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I'm wondering what is the best way to initialize a class in ruby depending on modules included. Let me give you an example:

class BaseSearch
    def initialize query, options
        @page = options[:page]
        #...
    end
end


class EventSearch < BaseSearch
    include Search::Geolocalisable

    def initialize query, options
    end
end

class GroupSearch < BaseSearch
    include Search::Geolocalisable

    def initialize query, options
    end
end

module Search::Geolocalisable
    extend ActiveSupport::Concern

    included do
        attr_accessor :where, :user_location #...
    end
end

What I don't want, is having to initialize the :where and :user_location variables on each class that include the geolocalisable module.

Currently, I just define methods like def geolocalisable?; true; end in my modules, and then, I initialize these attributes (added by the module) in the base class:

class BaseSearch
    def initialize query, options
        @page = options[:page]
        #...
        if geolocalisable?
            @where = query[:where]
        end
    end
end

class EventSearch < BaseSearch
    #...
    def initialize query, options
       #...
       super query, options
    end
end

Is there better solutions? I hope so!

share|improve this question

2 Answers 2

up vote 3 down vote accepted

Why not override initialize in the module? You could do

class BaseSearch
  def initialize query
    puts "base initialize"
  end
end

module Geo
  def initialize query
    super
    puts "module initialize"
  end
end

class Subclass < BaseSearch
  include Geo
  def initialize query
    super
    puts "subclass initialize"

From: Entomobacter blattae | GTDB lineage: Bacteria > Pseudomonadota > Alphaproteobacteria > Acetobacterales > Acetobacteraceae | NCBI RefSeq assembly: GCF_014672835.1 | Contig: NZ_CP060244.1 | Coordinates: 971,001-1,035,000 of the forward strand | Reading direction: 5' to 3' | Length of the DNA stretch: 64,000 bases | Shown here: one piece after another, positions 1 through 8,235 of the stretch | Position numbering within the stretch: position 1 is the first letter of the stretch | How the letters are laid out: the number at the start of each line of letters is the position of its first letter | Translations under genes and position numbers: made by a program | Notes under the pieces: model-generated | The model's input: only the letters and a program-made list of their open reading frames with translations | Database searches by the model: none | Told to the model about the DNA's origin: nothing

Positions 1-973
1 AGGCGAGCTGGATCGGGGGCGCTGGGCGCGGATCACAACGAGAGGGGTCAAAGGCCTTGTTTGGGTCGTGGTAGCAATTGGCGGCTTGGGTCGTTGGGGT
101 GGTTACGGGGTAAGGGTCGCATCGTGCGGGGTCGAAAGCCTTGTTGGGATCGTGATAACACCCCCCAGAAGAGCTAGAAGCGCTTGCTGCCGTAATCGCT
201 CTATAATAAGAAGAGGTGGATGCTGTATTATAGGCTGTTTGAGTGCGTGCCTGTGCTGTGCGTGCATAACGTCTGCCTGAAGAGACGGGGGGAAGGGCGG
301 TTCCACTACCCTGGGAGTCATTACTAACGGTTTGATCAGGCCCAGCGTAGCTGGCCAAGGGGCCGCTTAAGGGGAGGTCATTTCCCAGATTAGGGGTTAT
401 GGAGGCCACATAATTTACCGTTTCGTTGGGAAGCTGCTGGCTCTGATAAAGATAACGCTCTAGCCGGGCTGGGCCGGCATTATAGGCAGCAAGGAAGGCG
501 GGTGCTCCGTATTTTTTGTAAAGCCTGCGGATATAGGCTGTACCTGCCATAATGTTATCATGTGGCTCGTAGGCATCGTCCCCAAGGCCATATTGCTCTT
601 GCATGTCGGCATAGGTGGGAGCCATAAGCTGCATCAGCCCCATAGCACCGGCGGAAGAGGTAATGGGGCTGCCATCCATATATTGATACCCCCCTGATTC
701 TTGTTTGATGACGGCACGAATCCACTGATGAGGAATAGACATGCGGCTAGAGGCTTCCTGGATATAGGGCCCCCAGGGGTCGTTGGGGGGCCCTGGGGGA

end
end

Subclass.new('foo') #=>
  base initialize
  module initialize
  subclass initialize

Obviously this does require everything that includes your modules to have an initialize with a similar signature or weird stuff might happen

share|improve this answer
    
I'll try, but do you know if it works the same way when using ActiveSupport::Concern? In this case, I didn't think that the included module acted almost as a superclass like it does in your example. –  Robin Dec 30 '11 at 22:35
    
Ok so it works exactly the same, and your solution was what I was looking for, thanks. Random thing I learned while searching: calling super() is different from super. Logical but still ^^. –  Robin Dec 30 '11 at 23:09

See this code :

module Search::Geolocalisable
  def self.included(base)
    base.class_eval do
      attr_accessor :where, :user_location #...
    end
  end
end

class EventSearch < BaseSearch
  include Search::Geolocalisable
end
share|improve this answer
    
The problem is not about adding the accessors. ActiveSupport::Concern and included do; end takes care of that. It's about finding a good way to initialize them in every class the module is included :) –  Robin Dec 30 '11 at 19:37
    
oups, sorry, I had read too fast =/ –  thoferon Dec 31 '11 at 0:10

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